Mark Cuban Leads $ 3.5 Million Funding For Food Packaging Startup SAVRpak

  • Mark Cuban is leading $ 3.5 million in funding for a startup that helps keep delivery food fresh.
  • Jérôme Schneider, Managing Director of Pimco, is also a private financial backer.
  • SAVRpak’s “peel and stick” pads, invented by a rocket scientist, absorb moisture in take-out boxes.

Bill Birgen’s invention was born out of necessity. He wanted a salad for lunch and he didn’t want it to be soggy.

He started tying up a few years ago with an invention that would keep his house salads fresh during his lunch break. After all, it couldn’t be too difficult for a scientist specializing in thermodynamics, he told himself.

In 2018, the rocket specialist almost had a finished product, but needed help with packaging. He met Greg Maselli, who owns a design and manufacturing company in Southern California. Along with Grant Stafford, the three entrepreneurs co-founded SAVRpak, a startup that developed a peel-and-stick patch that prevents takeout from getting soggy.

“As soon as you close a food container, it basically creates a spa, doesn’t it? All the moisture rises, collects on top and falls on the food,” Maselli told Insider in an interview. “Our product absorbs excess moisture.”

On Monday, the San Juan Capistrano, Calif., Based company plans to announce its Series A funding round with billionaire investor Mark Cuban as the main backer. Of the $ 3.5 million raised, $ 1 million came from Cuba. The food preservation startup also didn’t need a “Shark Tank” to make its pitch.

Instead, Maselli caught Cuba’s attention by sending a cold pitch by email last fall.

It read like this: “I am the co-founder of a simple, patented product that is changing the delivery of food as we know it.”

About three hours later, Cuban contacted Maselli to learn more about SAVRpak’s product. The 4 x 4 inch chemical-free vegetable pulp pad keeps burgers, pizzas, fries, salads and onion rings cool during delivery.

“It can hold up to four ounces of condensation or four ounces of liquid. And it doesn’t flow back,” Maselli told Insider.

Maselli declined to reveal details of the patented technology, saying only that each pad “harnesses thermodynamics” to reduce humidity by 45% in each takeout box.


SAVRpak technology prevents delivered foods like burgers and fries from getting soggy.


As the pandemic was in full swing and third-party delivery services increased, Cuba was intrigued. He also had a vested interest, as he owns a stake in an emerging fast food chain called Fat Shack. Cuban had the SAVRpak tampons, which attach to the roof of any food packaging, to be assembly line tested.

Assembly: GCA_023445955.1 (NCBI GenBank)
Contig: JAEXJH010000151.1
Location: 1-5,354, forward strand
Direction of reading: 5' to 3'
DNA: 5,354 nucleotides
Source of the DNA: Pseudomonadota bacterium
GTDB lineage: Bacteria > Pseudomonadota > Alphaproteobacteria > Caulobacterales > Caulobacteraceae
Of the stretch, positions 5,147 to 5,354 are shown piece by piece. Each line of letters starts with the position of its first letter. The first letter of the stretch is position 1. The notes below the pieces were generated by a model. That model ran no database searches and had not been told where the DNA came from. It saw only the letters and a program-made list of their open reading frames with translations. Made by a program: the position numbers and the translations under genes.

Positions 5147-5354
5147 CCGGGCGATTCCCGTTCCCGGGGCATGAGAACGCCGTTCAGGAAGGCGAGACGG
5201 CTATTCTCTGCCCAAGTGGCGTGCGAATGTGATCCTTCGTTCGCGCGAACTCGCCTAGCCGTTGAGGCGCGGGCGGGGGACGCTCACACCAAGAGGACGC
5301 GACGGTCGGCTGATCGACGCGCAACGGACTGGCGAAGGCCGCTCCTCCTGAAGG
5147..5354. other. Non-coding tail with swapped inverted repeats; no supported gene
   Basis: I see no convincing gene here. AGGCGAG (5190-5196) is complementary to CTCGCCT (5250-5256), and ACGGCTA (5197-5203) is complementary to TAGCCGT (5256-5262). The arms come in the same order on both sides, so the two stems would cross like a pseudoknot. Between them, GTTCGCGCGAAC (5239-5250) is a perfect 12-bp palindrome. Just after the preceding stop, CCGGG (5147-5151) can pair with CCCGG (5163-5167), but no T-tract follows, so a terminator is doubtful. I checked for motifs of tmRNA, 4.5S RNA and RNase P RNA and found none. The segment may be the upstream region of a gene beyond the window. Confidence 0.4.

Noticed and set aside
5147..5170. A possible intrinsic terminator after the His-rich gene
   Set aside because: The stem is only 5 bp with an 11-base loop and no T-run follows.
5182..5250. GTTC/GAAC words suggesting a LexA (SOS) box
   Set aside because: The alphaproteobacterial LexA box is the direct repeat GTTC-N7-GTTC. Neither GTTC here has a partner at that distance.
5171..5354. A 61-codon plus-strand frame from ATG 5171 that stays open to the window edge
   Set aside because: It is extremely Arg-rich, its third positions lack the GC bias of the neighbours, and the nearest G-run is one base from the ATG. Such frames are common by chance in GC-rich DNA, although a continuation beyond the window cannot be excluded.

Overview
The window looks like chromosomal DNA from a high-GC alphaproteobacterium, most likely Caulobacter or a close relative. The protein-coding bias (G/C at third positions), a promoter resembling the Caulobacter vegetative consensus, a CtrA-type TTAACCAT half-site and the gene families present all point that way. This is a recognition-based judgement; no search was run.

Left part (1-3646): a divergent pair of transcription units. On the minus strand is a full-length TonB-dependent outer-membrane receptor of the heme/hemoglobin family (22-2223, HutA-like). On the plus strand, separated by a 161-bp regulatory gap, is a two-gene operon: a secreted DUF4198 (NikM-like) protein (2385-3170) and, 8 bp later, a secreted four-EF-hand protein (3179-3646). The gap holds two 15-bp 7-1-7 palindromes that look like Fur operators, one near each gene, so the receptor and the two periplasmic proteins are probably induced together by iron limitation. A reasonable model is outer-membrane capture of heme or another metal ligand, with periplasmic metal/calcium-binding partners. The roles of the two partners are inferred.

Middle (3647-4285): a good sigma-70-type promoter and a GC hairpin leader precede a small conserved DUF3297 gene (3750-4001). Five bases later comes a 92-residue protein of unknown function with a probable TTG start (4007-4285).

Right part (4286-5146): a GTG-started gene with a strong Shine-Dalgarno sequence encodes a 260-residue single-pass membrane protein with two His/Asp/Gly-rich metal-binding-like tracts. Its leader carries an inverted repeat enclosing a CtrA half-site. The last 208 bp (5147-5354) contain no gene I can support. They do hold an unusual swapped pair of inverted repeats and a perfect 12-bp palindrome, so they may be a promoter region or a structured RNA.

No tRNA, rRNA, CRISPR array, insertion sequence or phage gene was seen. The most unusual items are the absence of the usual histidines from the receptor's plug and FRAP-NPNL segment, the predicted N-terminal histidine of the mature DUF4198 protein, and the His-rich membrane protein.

The channel offered a perfect testing ground. It sells burgers, fries, chicken wings, and delicious fried desserts like Fried Oreos and Twinkies. The kind of food that gets “sloppy, mushy, and coarse” during delivery.

After testing SAVRpak late last year, Fat Shack founder Tom Armenti not only endorsed the product, but asked Cuban if he could become an investor, Maselli said.

“SAVRpaks allow food to stay fresher, longer while retaining great taste, all at an affordable price. It’s a unique combination that will forever change the way food is presented and delivered,” Cuban said in a statement.

The surge in deliveries of the pandemic

“The pandemic has created a huge opportunity for us,” said Maselli, whose other company, 117 Global, did design work for Miso Robotics. The Southern California tech company is nationally known for its robot fry cooker, Flippy.

Delivery orders increased in 2020, according to market research firm The NPD Group. These orders more than tripled to 10.7% of restaurant transactions, up from 3% in 2018. This week, Black Box Consumer Intelligence said consumer spending on third-party delivery continued to increase. accelerate one year after the onset of the pandemic.

With the growth in deliveries, Maselli said there was a “need to better deliver good food.”

SAVRpak, which won a design award at the 2021 Consumer Electronics Show, is currently testing the pads in around 100 restaurants. With the agreements still in their infancy, Maselli would not provide details.

“We have everyone from mom and pop stores to the biggest names,” Maselli said.

The company will use the A-Series financing to increase its production capacity up to 50 million units per month. He also plans to develop tampons for use in new markets like groceries, as well as pads of different sizes for use in packaging such as pizza boxes.

While SAVRpak could work directly with large chains with their own supply chains, Maselli said it would likely offer its napkins through large distributors like Sysco and US Foods. He said SAVRpak designed the product “to make sure the units are as affordable as possible”.

“Restaurants can add an SAVRpak to their takeout / delivery for the price of a few packets of ketchup,” he told Insider.

SAVRpak fixes

SAVRpak’s product is a 4 x 4 inch pad that sticks to the top of a take out box.


DoorDash was also interested, Maselli said.

DoorDash told Insider he bought a small number of units to give traders his selection of take-out packaging. They are not yet for sale, but will be available soon, the company said.

“They knew our product down the line was going to help their restaurants deliver better food,” Maselli said.

And ultimately, that’s why Cuban said he invested.

“I love investing in disruptive technologies, and there is no doubt what Greg & Grant have put in place is just that,” Cuban said in a statement.

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